Harry took part in Dame Kelly Holmes Trust’s one to one mentoring programme at Alder Hey Children’s Hospital, following a hip injury which left him on crutches for 13 weeks, and feeling low and frustrated.
The programme connects young people who are in- or out-patients with an athlete mentor with shared interests or experiences, to support their recovery, encourage physical activity and increase mental wellbeing. Harry was connected with former Paralympic Alpine Skier and World Cup medal winner, Anna Turney, whose experience and advice following her own life changing accident proved transformational in Harry’s recovery.
I was quite excited when I first heard about working with Anna. Just talking to and getting to know a Paralympic athlete!
I was a bit nervous before meeting her on Zoom but once I did, I realised that she was really easy to talk to. At that time I was quite fed up because of my injury. I was pushed over a few months before at school and my hip bone slipped out of place and I had to have an operation and have a pin put in it. I was on crutches for about 12 to 13 weeks which included the whole of the summer holidays.
Through working with Anna, I learned some coping strategies, thinking about things I could do to take my mind off my injury and think about setting some goals. One of the things I enjoyed doing was riding my quad bike, so I started doing that in a small, confined area so there was less risk, that helped to take my mind off things a bit.
When I was able to start playing tennis again, I was really frustrated as I felt like I really couldn’t play anymore. Anna helped by getting me to set some goals for playing but she also told me just to sometimes whack the ball really hard if I was particularly frustrated! Another goal I worked on with Anna was to help friends out with schoolwork which I have done.
When I first started the meetings with Anna, I was pretty down because there were so many things I couldn’t do, I couldn’t even walk. By the end, we’d talked about so many things, and we’d talked about all the things that I ‘could do’ while on crutches, so it was good to focus on what I could do, like swimming or upper body work at the gym, rather than what I couldn’t.
I’m back to playing tennis twice a week now and also play cricket and hockey.
I would definitely recommend this programme to other people. It cheered me up and gave me someone to speak to which I found really useful.”Harry
Harry is an incredibly positive and thoughtful young man who aims high, is easy to connect with and bravely explored the challenges he was facing with a focus on solutions. Harry had been using crutches for over three months, following an incident at school in May. As a sporty young person and talented tennis player, he found this reduced mobility difficult and frustrating. He withdrew from seeing his friends and became lonely, low in confidence and down during the long summer holidays, without friends and sport to fire his adventurous and fun-loving spirit.
From the very first session he was engaging and open about the challenges he was facing. Harry aimed high from the start, setting personal goals in the first session, to go out and walk the dog five times a week. He also decided to give tennis a go, despite his injuries. His mum suggested working on self-belief and confidence. He stuck to his goals and we explored the frustrations he found getting back to tennis with his reduced mobility and having not played for months, and we looked at how he could use the learnings from this challenge, in life and how best to manage his emotions. In the third session, Harry was happier and had developed an effective daily routine. The highlights he expressed were having someone to talk to and be listened to and finding the fun in life again. Harry is a mature young man who rises to the challenge of difficult questions. It has been a pleasure to help him think through some challenges and to see him relax and grow with the programme.”Anna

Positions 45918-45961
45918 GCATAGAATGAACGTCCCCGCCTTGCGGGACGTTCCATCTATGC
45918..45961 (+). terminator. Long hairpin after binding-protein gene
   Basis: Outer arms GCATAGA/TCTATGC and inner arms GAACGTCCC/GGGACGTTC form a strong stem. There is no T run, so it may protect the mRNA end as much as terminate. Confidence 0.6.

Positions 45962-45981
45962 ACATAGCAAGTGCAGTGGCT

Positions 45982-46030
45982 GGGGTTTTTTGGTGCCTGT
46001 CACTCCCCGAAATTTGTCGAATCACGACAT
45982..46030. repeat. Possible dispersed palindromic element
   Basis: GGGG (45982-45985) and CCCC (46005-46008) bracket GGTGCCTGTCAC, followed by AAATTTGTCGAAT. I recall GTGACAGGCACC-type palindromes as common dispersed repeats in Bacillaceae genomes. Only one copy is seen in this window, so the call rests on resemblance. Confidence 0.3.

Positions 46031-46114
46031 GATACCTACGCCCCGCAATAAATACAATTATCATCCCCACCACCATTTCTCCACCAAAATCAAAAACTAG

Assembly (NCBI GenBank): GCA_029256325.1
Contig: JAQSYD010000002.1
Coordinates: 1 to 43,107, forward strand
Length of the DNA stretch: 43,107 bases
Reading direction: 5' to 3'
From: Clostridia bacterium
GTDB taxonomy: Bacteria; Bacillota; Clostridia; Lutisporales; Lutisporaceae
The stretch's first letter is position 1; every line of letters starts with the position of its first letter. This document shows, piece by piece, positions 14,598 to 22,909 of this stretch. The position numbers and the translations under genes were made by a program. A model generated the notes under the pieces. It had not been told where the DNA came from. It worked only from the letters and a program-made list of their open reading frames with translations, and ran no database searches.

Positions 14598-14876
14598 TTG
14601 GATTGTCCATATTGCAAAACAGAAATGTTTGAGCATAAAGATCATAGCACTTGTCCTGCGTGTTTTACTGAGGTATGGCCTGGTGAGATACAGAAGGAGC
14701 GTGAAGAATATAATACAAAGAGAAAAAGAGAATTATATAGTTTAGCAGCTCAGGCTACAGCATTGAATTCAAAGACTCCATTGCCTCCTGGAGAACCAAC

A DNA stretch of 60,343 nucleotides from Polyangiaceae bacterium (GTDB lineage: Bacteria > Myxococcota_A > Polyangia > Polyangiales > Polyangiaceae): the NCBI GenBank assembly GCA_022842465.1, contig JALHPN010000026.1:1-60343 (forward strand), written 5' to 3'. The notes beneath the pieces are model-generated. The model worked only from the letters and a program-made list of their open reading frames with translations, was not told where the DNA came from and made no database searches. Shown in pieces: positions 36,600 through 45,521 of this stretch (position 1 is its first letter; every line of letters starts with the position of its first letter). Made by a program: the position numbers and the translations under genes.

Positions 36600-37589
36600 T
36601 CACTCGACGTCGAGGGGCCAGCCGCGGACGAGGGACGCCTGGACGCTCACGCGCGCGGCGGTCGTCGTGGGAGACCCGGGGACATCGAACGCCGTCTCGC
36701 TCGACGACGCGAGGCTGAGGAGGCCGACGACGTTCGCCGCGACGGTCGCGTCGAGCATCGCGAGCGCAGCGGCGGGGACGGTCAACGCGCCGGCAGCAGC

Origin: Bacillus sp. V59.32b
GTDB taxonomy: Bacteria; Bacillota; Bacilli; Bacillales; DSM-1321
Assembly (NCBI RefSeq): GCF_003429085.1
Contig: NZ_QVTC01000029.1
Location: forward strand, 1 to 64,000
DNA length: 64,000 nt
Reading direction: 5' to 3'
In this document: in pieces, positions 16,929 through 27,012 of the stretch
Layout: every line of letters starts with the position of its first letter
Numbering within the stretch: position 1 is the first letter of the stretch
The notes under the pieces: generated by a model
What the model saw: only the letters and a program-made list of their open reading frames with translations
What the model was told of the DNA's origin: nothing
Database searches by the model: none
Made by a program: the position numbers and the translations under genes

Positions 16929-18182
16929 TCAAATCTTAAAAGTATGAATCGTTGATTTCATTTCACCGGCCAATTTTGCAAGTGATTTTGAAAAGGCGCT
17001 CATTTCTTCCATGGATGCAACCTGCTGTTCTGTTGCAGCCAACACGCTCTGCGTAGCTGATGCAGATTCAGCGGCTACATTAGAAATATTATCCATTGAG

Harry talked to Anna about his injury during that first meeting because he was quite fed up about his injury and it was nice to have someone else to talk to.
We went back to the clinic at the hospital after a few weeks and we were hoping that at that point, Harry would be able to do full weight bearing activities, but the doctor said he had to carry on using crutches and not to pull full weight through his bad leg. This was at the start of the summer holidays so was quite tough to take. The first appointment with Anna was around this time which was really good timing as Harry was really feeling down. It was just good to have that additional support from Anna and the Ready, Steady, Go programme.
Lads don’t always talk much, so I always felt that it was a good idea to have a person like Anna to talk to, especially someone who’d had an accident like she had and to talk through what coping mechanisms and strategies she used.
The goal setting was really useful for Harry. Anna was really getting Harry to think about what he could do and how he could get back into activities and really giving him some motivation.Harry’s mum, Lisa added